Posted by Emmanuel Onwubiko | 24 May 2014 | 4,135 times
Two nations in this contemporary political era typify the immediate outcome of what too much selfish and petty politics among the ruling elite would look like. These are Thailand and Egypt – which are countries located far apart from each other but have in the recent period experienced similar political and economic misfortunes.
After several months of political unrests among two diametrically opposed camps made up of supporters in the rural and urban areas, the Thai military in the last 24 hours announced the take-over of government from the quarrelsome political contenders.
The military overthrow of a democratically elected administration in Thailand has signposted growing uncertainty even as foreigners who thronged the different parts of that beautiful country have become cautious since there is now a general state of political anxiety brought about by the instability created by the military who have taken over political administration of that country, and have already announced several measures aimed at curtailing fundamental freedoms of not just the politicians that have now been pushed aside, but even foreign tourists caught up in the crossfire are advised to go to bed early following a nationwide curfew.
Thai military that wrestled power from the democratically elected administration has in the most bizarre fashion blacklisted several dozens of politicians and activists whom they have reportedly banned from travelling abroad. These military renegades even went to the ridiculous extent of detaining the immediate past embattled prime minister and sister of the exiled billionaire, Mr. Thaksin Shinawatra [Miss Shinawatra]. Thailand will certainly suffer some severe economic setbacks because of this current political turmoil. Already, the United States government has rejected the military coup, thereby forcing those military men to announce a decision to appoint a neutral prime minister who would then proceed to organise another general election.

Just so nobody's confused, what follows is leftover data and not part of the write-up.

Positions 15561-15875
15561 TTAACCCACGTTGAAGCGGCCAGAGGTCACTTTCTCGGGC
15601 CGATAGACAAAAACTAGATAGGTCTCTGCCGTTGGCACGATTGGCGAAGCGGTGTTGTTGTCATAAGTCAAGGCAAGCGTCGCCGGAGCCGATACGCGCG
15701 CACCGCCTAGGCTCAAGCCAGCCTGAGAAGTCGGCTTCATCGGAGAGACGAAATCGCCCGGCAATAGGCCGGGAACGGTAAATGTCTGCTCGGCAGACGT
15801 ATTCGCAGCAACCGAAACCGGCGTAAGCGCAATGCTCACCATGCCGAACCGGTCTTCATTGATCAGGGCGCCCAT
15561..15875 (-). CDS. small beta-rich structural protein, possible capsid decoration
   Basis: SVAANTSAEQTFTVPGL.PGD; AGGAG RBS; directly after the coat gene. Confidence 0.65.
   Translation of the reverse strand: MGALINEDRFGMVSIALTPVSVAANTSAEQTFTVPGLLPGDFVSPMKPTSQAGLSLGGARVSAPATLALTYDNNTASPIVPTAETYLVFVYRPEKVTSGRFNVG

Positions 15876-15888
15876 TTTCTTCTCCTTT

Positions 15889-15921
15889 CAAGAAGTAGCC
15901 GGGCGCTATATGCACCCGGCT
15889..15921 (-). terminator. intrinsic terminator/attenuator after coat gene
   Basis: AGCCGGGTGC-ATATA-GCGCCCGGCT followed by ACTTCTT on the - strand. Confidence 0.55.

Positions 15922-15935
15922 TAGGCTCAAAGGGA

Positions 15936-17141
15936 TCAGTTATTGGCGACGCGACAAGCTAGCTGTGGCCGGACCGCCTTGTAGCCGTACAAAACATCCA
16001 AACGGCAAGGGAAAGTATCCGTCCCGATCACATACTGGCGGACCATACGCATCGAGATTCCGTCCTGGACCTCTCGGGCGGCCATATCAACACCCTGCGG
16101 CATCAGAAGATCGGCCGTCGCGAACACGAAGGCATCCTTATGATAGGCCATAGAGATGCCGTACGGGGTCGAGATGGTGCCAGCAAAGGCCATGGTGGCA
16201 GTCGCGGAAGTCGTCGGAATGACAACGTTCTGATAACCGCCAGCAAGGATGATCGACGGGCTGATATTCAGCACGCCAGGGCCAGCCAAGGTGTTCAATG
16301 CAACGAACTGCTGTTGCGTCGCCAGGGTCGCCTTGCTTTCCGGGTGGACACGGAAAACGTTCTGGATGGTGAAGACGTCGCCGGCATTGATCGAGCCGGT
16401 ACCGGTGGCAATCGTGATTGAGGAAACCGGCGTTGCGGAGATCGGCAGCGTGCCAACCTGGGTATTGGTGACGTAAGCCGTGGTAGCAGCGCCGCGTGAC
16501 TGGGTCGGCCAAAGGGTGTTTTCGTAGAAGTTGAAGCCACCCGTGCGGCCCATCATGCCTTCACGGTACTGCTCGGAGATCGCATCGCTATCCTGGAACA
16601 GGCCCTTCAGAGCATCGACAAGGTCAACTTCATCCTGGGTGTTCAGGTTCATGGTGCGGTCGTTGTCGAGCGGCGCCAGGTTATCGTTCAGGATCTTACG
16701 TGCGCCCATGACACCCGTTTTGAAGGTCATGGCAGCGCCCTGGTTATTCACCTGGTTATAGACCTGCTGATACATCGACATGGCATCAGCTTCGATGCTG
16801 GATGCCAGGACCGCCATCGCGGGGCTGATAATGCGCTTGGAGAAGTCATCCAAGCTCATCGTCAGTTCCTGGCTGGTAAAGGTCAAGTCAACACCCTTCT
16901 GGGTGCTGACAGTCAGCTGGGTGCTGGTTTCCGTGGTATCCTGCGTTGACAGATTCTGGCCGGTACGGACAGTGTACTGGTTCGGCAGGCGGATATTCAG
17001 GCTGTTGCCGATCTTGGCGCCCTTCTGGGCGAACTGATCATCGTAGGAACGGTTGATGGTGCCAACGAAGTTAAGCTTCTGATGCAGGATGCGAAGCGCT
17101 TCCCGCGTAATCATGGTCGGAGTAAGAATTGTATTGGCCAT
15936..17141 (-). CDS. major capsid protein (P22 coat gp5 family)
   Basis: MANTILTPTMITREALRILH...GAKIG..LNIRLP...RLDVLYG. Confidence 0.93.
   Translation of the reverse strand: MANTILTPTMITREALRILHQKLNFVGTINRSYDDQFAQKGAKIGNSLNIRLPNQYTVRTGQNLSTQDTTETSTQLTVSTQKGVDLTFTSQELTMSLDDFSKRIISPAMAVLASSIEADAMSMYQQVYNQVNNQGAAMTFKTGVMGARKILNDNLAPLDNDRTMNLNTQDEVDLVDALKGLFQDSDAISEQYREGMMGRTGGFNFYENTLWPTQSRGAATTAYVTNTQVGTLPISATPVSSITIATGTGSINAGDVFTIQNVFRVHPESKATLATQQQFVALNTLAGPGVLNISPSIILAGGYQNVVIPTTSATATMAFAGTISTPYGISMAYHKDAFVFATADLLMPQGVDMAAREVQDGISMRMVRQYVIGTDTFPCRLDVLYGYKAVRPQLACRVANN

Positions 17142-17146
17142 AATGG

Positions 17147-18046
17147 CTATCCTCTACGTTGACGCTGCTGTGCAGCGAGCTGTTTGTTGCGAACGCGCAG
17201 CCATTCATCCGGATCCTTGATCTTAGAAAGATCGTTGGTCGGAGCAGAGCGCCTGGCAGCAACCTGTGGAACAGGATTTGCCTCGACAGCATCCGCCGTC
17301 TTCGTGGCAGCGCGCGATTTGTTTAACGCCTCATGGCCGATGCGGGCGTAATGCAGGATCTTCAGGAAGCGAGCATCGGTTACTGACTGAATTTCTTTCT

The case of Egypt in North Africa is even worse, because of the revolution and counter-revolution that toppled two different civilian administrations and the foisting of an interim administration preparatory for a national election next week in which the military chief that supervised the overthrow of the last democratically elected administration [General Abdel Fatah Al Sisi] is speculated to have perfected measures to manipulate the electoral process so he could emerge the elected civilian president, after a choreographed retirement from his top military position.
At the last count, Egypt’s economy has plummeted to an all-time low, even as unemployment has spiralled and now estimated at 14 per cent. The dominant contributor to the local economy which is Egypt's tourism industry has began a spiral decline as foreign visitors are weary of being caught in the crossfire of terrorism campaign that started with the removal through a counter-revolution of the Moslem Brotherhood-led civilian administration and the eventual crackdown on members and leaders of the Moslem Brotherhood: Egypt’s most enduring religious cum political movement in a long time. A report by CI Capital Research estimated that tourism revenue in Egypt for 2011 reached $7.6 billion – a 35 per cent drop below levels in 2010. Such experiences depicted above are clear demonstrations of what a nation becomes when politicians, rather than statesmen/stateswomen, are foisted on such country as leaders.